ToxFAQs™ for Chloromethane
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What is chloromethane?
Chloromethane, also called methyl chloride, can be manmade or occur naturally. It is found all over the environment since it is produced by rotting wood, marine animals, and fungus, . It is manufactured and used in products such as silicones, and can also be formed by burning manmade products, such as cigarettes or plastics. More than 50 years ago, chloromethane was used to cool refrigerators but it was replaced with other chemicals because it was learned that chloromethane was a health risk to people if it leaked from the refrigerator.
What happens to chloromethane in the environment?
- Chloromethane enters the air primarily from natural sources and to a lesser extent from human activity (e.g., plastic and vegetation burning).
- It can last in the air for years and can be transported through the air.
- Chloromethane is released into rivers and lakes, however most of it evaporates quickly from water.
- In soil, chloromethane usually evaporates into the air or washes into the groundwater below.
- Chloromethane does not accumulate in plants, animals, or fish.
How can I be exposed to chloromethane?
Cigarrette smoking, living near hazardous waste sites, or working with chloromethane can expose you to dangerous levels in air.
- Most people breathe in chloromethane at low levels, but people in urban areas may breathe in more.
- Chloromethane found in soils can become a vapor and enter your home usually through a basement; this is known as vapor intrusion.
- People living near hazardous waste sites or who work with
chloromethane may be exposed to higher levels when compared to the general public.
- People who smoke cigarettes or who own old refrigerators that use chloromethane as a refrigerant can be exposed if it leaks.
- You might drink or swallow small amounts of chloromethane that is in clean drinking water, .
- Skin contact with chloromethane is possible from contaminated water or soil, but is also unlikely.
How can chloromethane affect my health?
Chloromethane can affect your brain and nervous system if you breathe in a large amount. It may cause dizziness, headaches, difficulty speaking, loss of consciousness, or coma.
Exposures to large amounts of chloromethane may also cause liver and kidney problems. It can also affect your heart rate and blood pressure. Individuals have died after inhaling chloromethane that leaked from old refrigerators.
Chloromethane can be very irritating if it is left on your skin or if it gets into your eyes.
Studies in animals show that chloromethane exposure may cause reproductive effects like decreased fertility and poorly formed sperm. It is unknown if developmental effects seen in animals, such as serious bone problems, would be seen in humans.
Can chloromethane cause cancer?
Information on whether chloromethane can cause cancer is limited. Some studies have reported that certain genetic factors may make some people more likely to get cancer if they are exposed to chloromethane. However, there is not enough information to be sure.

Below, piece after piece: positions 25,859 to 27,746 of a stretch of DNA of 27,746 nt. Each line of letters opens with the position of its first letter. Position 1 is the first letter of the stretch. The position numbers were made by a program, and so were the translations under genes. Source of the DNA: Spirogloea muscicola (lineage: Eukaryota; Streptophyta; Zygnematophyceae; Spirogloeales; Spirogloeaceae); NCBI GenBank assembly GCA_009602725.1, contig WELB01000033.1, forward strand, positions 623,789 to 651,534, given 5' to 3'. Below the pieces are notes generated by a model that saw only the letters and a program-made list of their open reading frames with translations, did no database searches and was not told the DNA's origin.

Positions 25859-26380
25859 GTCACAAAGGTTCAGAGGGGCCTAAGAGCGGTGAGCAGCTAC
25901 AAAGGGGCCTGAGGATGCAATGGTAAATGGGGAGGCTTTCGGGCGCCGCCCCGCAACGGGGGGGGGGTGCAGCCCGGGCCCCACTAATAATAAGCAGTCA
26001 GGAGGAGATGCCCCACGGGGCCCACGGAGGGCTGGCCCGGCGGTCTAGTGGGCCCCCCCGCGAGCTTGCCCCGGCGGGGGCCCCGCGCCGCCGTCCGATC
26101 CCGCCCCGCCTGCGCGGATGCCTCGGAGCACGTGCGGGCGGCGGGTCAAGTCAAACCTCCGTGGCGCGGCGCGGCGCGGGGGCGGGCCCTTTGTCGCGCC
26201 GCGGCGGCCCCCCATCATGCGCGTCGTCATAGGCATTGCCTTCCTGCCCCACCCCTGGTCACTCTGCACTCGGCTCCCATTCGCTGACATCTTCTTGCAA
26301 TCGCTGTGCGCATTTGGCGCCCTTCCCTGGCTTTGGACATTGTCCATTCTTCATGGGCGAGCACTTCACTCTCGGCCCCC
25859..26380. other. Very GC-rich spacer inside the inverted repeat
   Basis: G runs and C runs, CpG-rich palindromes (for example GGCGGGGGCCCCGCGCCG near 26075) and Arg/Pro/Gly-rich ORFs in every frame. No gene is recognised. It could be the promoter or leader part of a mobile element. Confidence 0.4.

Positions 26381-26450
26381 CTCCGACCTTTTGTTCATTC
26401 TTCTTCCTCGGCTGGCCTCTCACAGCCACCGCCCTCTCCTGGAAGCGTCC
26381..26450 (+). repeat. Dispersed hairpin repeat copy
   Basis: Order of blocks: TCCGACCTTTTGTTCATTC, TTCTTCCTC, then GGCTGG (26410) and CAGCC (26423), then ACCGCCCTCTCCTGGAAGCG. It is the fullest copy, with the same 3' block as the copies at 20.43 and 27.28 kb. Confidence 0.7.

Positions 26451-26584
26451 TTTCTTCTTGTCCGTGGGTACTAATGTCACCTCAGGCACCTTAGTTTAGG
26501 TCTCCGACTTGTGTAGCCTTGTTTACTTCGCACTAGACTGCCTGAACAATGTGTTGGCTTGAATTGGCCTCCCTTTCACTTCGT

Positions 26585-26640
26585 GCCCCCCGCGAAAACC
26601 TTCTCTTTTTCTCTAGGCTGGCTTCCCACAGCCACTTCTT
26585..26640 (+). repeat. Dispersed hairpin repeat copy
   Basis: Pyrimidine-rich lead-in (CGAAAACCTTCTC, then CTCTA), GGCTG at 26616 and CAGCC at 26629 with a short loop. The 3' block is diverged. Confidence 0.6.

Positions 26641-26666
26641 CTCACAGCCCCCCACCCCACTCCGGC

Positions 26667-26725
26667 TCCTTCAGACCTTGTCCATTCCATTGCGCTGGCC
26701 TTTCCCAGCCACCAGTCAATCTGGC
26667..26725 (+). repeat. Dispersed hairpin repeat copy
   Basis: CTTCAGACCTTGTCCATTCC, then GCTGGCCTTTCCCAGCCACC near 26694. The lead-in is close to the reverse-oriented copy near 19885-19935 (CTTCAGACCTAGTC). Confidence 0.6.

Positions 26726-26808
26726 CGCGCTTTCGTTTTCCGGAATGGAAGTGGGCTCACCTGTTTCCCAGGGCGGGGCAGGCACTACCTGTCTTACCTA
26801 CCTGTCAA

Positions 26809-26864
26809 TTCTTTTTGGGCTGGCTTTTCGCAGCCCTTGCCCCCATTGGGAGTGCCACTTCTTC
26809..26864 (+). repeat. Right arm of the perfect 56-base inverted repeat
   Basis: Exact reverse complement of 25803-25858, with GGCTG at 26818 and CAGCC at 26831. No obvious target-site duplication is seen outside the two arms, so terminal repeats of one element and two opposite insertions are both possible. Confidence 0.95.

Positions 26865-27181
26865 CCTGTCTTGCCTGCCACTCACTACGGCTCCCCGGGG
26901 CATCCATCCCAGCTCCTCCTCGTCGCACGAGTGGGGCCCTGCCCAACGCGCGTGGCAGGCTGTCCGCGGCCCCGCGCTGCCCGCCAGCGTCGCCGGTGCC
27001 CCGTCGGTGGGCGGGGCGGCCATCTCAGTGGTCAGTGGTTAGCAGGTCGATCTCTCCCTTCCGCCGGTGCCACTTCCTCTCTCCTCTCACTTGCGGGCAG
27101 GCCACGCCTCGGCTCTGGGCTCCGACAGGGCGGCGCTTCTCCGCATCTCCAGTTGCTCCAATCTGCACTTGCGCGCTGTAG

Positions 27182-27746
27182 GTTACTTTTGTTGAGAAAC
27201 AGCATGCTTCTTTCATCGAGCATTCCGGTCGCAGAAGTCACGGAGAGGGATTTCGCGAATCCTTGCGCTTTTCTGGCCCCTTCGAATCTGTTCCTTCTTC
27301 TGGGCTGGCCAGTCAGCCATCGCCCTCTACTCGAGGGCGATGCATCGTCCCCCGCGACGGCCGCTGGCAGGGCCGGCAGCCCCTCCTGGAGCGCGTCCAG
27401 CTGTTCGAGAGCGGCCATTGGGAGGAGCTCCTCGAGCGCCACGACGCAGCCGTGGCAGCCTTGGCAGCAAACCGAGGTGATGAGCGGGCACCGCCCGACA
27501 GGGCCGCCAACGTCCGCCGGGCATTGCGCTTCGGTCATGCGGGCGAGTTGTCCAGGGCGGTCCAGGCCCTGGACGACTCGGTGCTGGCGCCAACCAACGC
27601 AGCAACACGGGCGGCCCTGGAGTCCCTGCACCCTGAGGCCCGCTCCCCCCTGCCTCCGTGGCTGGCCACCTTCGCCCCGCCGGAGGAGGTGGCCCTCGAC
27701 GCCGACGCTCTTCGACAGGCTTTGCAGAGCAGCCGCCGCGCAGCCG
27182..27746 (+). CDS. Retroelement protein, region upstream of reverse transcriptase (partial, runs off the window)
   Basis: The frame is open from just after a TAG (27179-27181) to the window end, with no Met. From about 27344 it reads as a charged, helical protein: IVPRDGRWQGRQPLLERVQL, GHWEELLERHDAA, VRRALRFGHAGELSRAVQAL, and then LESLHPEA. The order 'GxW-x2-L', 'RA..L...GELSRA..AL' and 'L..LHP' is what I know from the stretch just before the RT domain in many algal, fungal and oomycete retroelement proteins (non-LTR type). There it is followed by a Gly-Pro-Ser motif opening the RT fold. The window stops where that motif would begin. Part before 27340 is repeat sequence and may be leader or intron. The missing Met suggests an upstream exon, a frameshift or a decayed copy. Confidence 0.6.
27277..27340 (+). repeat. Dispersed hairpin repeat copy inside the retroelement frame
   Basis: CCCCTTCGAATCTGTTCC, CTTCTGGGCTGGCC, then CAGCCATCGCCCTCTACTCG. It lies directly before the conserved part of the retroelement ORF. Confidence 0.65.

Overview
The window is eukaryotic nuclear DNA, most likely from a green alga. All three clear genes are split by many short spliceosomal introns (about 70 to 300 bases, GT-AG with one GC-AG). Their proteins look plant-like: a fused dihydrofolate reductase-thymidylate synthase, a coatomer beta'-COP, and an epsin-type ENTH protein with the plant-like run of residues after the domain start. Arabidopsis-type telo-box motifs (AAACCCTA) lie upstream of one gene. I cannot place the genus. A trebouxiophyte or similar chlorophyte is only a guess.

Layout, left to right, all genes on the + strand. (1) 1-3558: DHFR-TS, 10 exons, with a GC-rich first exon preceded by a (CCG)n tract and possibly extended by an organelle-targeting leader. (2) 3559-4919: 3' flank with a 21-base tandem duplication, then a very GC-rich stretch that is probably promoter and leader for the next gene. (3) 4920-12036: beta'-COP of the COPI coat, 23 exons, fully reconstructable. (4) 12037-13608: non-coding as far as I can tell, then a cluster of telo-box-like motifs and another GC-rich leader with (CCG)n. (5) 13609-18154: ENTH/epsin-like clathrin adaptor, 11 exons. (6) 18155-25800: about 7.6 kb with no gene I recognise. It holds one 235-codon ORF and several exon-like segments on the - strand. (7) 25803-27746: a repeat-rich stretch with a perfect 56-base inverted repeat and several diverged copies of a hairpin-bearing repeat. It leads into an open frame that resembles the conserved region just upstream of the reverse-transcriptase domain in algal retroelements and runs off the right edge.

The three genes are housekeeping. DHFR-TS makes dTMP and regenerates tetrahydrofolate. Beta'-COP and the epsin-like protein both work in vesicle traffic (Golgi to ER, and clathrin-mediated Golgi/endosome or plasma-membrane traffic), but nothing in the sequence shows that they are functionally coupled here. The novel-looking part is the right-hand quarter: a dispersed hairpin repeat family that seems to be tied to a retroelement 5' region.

The Department of Health and Human Service (HHS) National Toxicology Programs (NTP) has not evaluated the carcinogenic potential of chloromethane. The National Institute for Occupational Safety and Health (NIOSH) considers chloromethane a potential occupational carcinogen.
The U.S. Environmental Protection Agency (EPA) has determined chloromethane is not classifiable as to human carcinogenicity.
The International Agency for Research on Cancer (IARC) has determined chloromethane is not classifiable as to human carcinogenicity.
Can I get a medical test to check for chloromethane?
Tests for chloromethane exposure are not reliable. Instead, medical professionals may evaluate you for symptoms of chloromethane exposure, such as headaches, dizziness, or a sweet smell on your breath. If you think you have been exposed to chloromethane, call your doctor, nurse, or poison control center right away.
How can I protect my family from chloromethane exposure?
- Avoid exposure to air, water, or dirt contaminated with high amounts of chloromethane.
- Do not let children play near factories or hazardous waste sites where chloromethane could be released.
- If you work with or handle chloromethane, wear personal protective equipment to minimize your contact with the chemical. Do not let chloromethane stay on your skin or get in your eyes.
- To lower exposure in your house, do not smoke.
- If you have a refrigerator that is very old it may use chloromethane. Consider replacing the refrigerator with a newer model, particularly if you notice any refrigerant leaking.
For more information:
Call CDC-INFO at 1-800-232-4636, or submit your question online at
Go to ATSDR’s Toxicological Profile for Chloromethane https://wwwn.cdc.gov/TSP/ToxProfiles/ToxProfiles.aspx?id=587&tid=109
Visit ATSDR’s Toxic Substances Portal: https://wwwn.cdc.gov/TSP/index.aspx
Find & contact your ATSDR Regional Representative at https://www.atsdr.cdc.gov/DRO/dro_org.html